by Paul Temple
If you sometimes get the sense that your teaching isn’t having much effect on the students in front of you, then perhaps you need a bit of advice from colleagues at Hong Kong’s schools and universities. There – at least, according to China Daily, Beijing’s Pravda equivalent (2 September) – the “root cause of young people’s participation in the Hong Kong protests” is to be found in the teaching taking place in high schools and universities. As a result, “rioting protestors are…ordinary young men and women, including many university students who have…lost their moral bearing”. What is this incendiary teaching about, capable of turning normally well-behaved young Hong Kongers into raging mobs? Liberal studies in high schools, covering topics such as “Hong Kong today”, “globalisation”, “energy technology”, and “public health”, are apparently behind a lot of the trouble. Well, the very titles fairly set your pulse racing, don’t they? I’m planning to get one of these Hong Kong teachers, who can apparently turn a class on public health into an incitement to confront the riot police, to share some tips on stopping a class drifting off when one of my own presentations somehow fails to energise them.
But perhaps the real villain of the piece is the teaching of what is described as critical thinking where, to China Daily’s obvious bafflement, “different [textbook] publishers have different political views”. What’s needed, clearly, is for “The government [to] either directly provide contents for the publishers, or establish an official scrutiny mechanism”. I may have missed some nuances in the various posters I saw plastered around Hong Kong during a visit in early September, but I’m pretty sure that “More intervention by Beijing in textbook publishing” wasn’t a key demand of students who have regularly formed peaceful, dignified human chains encircling their university or high school campuses as a gesture of support for democratic values.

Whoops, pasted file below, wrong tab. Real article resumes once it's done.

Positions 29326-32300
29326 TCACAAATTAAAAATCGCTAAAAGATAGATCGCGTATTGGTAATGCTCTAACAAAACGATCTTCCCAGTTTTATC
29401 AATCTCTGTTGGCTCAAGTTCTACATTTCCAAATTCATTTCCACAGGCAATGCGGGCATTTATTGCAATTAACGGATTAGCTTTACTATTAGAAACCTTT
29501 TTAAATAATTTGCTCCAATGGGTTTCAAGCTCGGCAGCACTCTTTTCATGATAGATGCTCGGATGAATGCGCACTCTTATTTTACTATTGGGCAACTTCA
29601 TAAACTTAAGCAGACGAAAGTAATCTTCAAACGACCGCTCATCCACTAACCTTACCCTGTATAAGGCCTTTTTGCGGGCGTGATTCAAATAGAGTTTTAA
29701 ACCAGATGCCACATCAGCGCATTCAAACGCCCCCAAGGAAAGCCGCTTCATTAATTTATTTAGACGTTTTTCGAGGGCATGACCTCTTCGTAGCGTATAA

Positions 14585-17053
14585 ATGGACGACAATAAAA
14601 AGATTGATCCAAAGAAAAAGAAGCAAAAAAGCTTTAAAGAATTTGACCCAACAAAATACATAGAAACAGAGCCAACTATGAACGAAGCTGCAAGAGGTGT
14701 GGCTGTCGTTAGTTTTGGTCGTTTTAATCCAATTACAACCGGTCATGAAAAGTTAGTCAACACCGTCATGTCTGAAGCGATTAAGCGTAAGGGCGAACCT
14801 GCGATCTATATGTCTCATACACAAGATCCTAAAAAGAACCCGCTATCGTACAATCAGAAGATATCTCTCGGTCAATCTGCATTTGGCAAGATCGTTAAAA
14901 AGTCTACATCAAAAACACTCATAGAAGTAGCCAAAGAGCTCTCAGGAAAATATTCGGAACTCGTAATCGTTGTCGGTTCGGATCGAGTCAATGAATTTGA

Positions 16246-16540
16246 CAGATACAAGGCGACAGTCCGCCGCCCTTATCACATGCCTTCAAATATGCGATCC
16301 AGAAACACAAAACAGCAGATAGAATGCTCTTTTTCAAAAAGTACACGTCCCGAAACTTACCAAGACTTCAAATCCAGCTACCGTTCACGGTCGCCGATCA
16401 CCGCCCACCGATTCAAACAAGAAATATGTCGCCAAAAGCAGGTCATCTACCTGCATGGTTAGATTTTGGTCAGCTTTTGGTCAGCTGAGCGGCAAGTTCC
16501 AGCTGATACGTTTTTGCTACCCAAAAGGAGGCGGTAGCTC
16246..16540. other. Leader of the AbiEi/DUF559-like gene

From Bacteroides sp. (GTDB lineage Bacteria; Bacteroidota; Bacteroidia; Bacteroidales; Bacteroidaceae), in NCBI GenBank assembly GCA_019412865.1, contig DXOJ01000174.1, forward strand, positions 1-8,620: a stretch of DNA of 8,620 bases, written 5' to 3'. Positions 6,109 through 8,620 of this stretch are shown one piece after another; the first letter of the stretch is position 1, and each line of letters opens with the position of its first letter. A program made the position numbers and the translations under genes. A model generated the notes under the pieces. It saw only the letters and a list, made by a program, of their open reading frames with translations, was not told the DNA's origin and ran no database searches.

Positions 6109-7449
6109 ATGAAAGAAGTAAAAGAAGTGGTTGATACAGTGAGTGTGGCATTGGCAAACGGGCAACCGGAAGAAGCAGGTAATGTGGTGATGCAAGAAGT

This detail perhaps helps illuminate the widening gulf between the Party bureaucrats in Beijing and their local enforcers in the shape of the Hong Kong and Macau Affairs Office, and the pro-democracy activists, with the Hong Kong Chief Executive, Carrie Lam Cheng Yuet-ngor, routinely described in the local press as “embattled”, caught in the crossfire. Local opinion varies on whether she defied Beijing in withdrawing the extradition bill at the centre of the storm, or whether Beijing decided on a tactical retreat which she executed. Both explanations may be partly true.
Either way, “too little, too late” seems to sum up the situation: withdrawal of the extradition bill has done nothing to prevent the protests, which seem to have developed a momentum of their own. Investigations into allegations of police brutality at earlier demonstrations are now a demand, with placards simply saying “831” (a reference to injuries sustained by protestors at an event on 31 August) being displayed at later protests – and so on, and on. Both sides are digging in. Beijing is said to be determined to stop Hong Kong sliding into what is called a “colour” revolution (Georgia and Ukraine being examples, involving massive largely non-violent street demonstrations), but there are also parallels with the 1989 revolutions in Eastern Europe. There, concessions made by the communist regimes that would, only months before, have been regarded as major achievements by reformers were, by the time they were made, dismissed as mere stages on the way to wider change. In Eastern Europe, the demand was to return to pre-1945 national democratic (more or less) structures that hardly anyone could remember. The Hong Kong equivalent is to look back fondly on colonial structures and processes. It is a strange feeling for a visiting Brit to see young people, born after British rule had ended in 1997, waving the colonial-era Hong Kong blue ensign as a gesture of defiance. Nothing could be more calculated to enrage Beijing apparatchiks. It is difficult, at the moment, to see this ending well.
SRHE member Paul Temple, Centre for Higher Education Studies, UCL Institute of Education, University College London.